Union Budget: Deadly Push to Privatisation

Swadesh Dev Roye

A NATIONAL convention of central public sector workers was organised in Bengaluru on January 29, jointly by CITU, AITUC, HMS, INTUC, LPF, Joint Action Front (JAF), Bengaluru, and the Coordination Committee of CPSU Unions of Hyderabad. It was attended by more than four hundred leading representatives of trade unions from all the major central public sector undertakings (CPSU) in the country. But before we delve into the deliberation and decisions of the convention, it is of utmost importance to write on the gigantic event which was planned as precursor to the convention.

Organised by JAF on January 28, the city of Bengaluru witnessed a huge protest rally. For the first time in the recent past, more than eight thousand workers exclusively drawn from the CPSUs of Benguluru and Mysore -- BEML, HAL, BEL, BHEL, ITI, VISL Bhadravathi -- marched through the streets of the ‘Silicon Valley of India’ holding high the red flags, union banners and huge number of placards, shouting slogans against the anti-public sector policies of the Modi government. The rally ultimately culminated into a huge public meeting at the Freedom Park located at the centre of the city. The rally was addressed, amongst others, by INTUC president Sanjeeva Reddy, Tapan Sen of CITU, H Mahadevan of AITUC, and Meenakshi Sundaram of JAF.  

The agitating and motivating factors behind the huge mobilisation have been the Modi government’s aggressive drive of privatisation including ‘strategic sale’ of Bengaluru-based CPSUs which have been playing pivotal role in producing products having strategic importance in the country’s defence. The Indian missile and space programme is being supported by HAL and BEL. BEML is behind the manufacture of war vehicles like TATRA, and manufacturer of mining equipment. The crucial communication electronics required for modern warfare is produced by BEL. Warplanes used by IAF are either manufactured or maintained by HAL. Thus, disinvestment or privatisation of CPSUs like HAL, BEL and BEML is deeply dangerous to our national sovereignty and will directly wreak economic havoc.

On January 29, a day-long national convention was held at the indoor auditorium of BEL. INTUC president Reddy and CITU general secretary Tapan Sen delivered the inaugural and keynote address to the convention respectively. A total of 31 representatives took part in the deliberations. The impact of the destructive public sector policies of the Modi government in various CPSUs has been captured by the participants in course of the deliberations. Excerpts from the ‘Declaration’ and the action programmes adopted at the convention are reproduced below:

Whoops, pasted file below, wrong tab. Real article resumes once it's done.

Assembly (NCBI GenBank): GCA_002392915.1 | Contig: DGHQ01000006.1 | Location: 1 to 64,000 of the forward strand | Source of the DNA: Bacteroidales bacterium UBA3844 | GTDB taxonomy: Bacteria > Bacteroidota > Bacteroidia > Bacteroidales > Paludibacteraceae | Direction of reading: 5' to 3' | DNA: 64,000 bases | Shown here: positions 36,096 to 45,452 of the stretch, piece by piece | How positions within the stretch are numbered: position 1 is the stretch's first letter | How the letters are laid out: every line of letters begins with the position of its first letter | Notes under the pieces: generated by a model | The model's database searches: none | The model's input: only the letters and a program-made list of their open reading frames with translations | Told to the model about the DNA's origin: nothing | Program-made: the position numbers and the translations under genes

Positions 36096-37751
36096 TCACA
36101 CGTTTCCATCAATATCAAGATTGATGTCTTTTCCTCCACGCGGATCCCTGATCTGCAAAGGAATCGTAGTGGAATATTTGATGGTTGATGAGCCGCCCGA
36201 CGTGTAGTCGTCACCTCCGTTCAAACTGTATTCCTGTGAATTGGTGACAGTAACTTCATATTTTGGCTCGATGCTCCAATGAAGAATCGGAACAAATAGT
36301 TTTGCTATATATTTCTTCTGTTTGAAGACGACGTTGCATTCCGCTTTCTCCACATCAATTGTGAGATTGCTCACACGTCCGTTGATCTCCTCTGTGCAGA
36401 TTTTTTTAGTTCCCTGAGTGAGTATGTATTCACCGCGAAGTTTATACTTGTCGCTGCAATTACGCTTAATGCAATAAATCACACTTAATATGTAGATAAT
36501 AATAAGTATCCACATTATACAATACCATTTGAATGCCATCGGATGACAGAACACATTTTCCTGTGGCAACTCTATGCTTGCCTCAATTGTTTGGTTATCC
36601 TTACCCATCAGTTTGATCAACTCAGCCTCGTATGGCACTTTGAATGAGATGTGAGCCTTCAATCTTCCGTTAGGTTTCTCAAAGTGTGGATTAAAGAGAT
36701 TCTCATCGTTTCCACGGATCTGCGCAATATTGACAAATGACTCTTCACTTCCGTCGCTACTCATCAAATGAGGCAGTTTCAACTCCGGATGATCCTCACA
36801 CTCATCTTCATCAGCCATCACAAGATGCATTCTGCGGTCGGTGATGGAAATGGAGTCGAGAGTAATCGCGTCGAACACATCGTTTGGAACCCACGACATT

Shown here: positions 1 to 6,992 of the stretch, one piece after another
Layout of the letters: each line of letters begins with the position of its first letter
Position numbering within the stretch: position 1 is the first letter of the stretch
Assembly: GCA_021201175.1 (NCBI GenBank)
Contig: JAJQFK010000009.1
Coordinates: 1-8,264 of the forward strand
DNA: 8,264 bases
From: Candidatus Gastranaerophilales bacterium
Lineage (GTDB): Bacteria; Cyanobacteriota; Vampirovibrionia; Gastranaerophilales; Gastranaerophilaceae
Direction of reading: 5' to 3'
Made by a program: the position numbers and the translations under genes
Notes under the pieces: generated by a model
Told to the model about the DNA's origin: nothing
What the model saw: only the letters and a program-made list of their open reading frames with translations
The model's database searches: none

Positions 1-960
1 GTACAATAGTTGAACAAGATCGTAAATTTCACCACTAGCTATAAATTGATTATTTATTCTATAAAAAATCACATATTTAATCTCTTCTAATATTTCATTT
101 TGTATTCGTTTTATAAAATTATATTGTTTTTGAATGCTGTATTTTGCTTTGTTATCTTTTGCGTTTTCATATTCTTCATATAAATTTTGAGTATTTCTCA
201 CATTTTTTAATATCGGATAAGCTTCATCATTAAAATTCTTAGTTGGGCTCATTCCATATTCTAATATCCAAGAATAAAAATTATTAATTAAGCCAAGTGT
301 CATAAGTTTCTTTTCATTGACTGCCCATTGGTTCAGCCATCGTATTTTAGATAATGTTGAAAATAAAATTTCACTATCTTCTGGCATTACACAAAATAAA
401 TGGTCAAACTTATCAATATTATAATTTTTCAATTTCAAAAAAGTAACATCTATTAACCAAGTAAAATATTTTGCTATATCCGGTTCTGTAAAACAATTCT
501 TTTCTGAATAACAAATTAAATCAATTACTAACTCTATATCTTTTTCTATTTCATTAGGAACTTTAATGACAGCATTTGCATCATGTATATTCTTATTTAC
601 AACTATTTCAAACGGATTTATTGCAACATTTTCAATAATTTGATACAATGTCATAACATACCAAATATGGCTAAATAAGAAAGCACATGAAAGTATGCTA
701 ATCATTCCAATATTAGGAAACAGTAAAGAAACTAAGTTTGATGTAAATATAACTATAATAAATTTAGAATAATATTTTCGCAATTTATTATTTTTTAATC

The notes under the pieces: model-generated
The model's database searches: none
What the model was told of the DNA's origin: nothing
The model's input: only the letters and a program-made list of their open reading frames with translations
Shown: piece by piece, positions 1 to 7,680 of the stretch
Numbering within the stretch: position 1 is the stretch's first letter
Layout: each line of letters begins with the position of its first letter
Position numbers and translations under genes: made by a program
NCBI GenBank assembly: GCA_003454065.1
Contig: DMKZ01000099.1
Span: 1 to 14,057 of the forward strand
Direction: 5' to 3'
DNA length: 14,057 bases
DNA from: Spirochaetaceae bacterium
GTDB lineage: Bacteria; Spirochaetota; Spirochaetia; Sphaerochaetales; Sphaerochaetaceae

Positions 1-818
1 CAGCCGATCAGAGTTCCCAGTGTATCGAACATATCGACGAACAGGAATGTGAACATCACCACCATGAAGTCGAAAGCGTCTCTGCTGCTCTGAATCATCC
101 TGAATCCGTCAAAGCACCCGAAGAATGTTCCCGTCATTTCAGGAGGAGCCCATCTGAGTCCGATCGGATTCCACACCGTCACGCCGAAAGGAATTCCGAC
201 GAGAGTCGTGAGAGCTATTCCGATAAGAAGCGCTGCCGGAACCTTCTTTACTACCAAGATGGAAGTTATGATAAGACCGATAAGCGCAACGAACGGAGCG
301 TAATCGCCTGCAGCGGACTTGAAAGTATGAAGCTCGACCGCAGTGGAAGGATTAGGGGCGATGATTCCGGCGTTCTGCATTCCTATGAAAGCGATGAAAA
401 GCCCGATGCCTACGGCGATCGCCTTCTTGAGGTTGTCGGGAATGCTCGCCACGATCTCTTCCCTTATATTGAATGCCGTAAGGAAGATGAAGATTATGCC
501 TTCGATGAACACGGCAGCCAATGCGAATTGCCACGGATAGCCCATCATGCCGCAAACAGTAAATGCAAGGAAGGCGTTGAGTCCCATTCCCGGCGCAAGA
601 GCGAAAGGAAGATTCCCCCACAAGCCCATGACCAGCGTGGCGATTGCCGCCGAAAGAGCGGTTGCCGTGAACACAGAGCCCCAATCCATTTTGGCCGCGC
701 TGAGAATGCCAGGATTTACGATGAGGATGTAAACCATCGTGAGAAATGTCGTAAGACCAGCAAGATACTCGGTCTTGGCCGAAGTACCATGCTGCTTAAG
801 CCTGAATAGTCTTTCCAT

Multiple Attacks: Privatisation, Closure and Liquidation of CPSUs

It is extremely shocking and deeply condemnable that the Modi government has launched a mad drive through dubious commercial routes to sell more CPSU equities and increase the total collection of fund by further selling of CPSU equities within the remaining days of the current financial year.

An ill-conceived instrument called Exchange Traded Fund (ETF) has been pressed into aggressive play by the government with the short-sighted intention of quick sell off bypassing important commercial and administrative procedures brazenly sacrificing the interest of the CPSUs concerned.  As per media reports, the government has targeted to collect Rs 6,000 crore under this category of equity selling and the bids worth Rs 13,726 crore are under processing. The present CPSE ETF is a basket of 10 maharatna/navratna companies: ONGC, GAIL, Coal India, REC, Oil India, IOC, Power Finance Corp, Container Corp., Bharat Electronics and Engineers India. It is revealing and appalling that Reliance Mutual Fund managers have been appointed by the Modi government to provide consultancy and execute the ‘project privatisation’ of the strategic CPSUs.

Promoted and funded by the government, an agency called National Institute of Public Finance and Policy (NIPFP) has submitted a paper to the NDA government drawing therein a dangerous blueprint for elimination of India’s CPSUs. It has suggested, “The way forward is more aggressive privatisation – especially for the 17 Navratnas, the 73 miniratnas and the other 140 smaller PSUs which are not even in the ratna category. Only then will be PM’s words that ‘the business of government is no business’ have some meaning.”

The NIPFP has recommended adoption of “a 10-year plan to divest at least 50% PSU assets … An ad hoc expediency based on yearly targets is not going to work”. Relevant to recall that the NITI Aayog has already submitted a list of 74 CPSUs, including many in the ‘ratna’ category, to the PMO recommending privatisation.

The government has already sold out 46% of equity of BEML Bengaluru connected with defence production and now execution of the decision to further 25% strategic sale is under process. That means the Modi government has decided to hand over BEML to private corporate – indigenous or foreign. Another core sector maharatna CPSU under serious attack is SAIL. Strategic sale of Salem, Durgapur and Bhadravathi steel plants has been decided by the government. Shockingly 67 discovered oil fields of ONGC and Oil India are being processed for privatisation. The government has declared to disinvest 25% shares in all the five public-sector general insurance companies to private hands including foreign companies, and in that direction the government has decided to list those companies in the stock exchanges. Moreover, the NDA government has also decided to windup IDPL, RDPL and to privatise Hindustan Antibiotics and Bengal Chemical and Pharmaceutical Limited.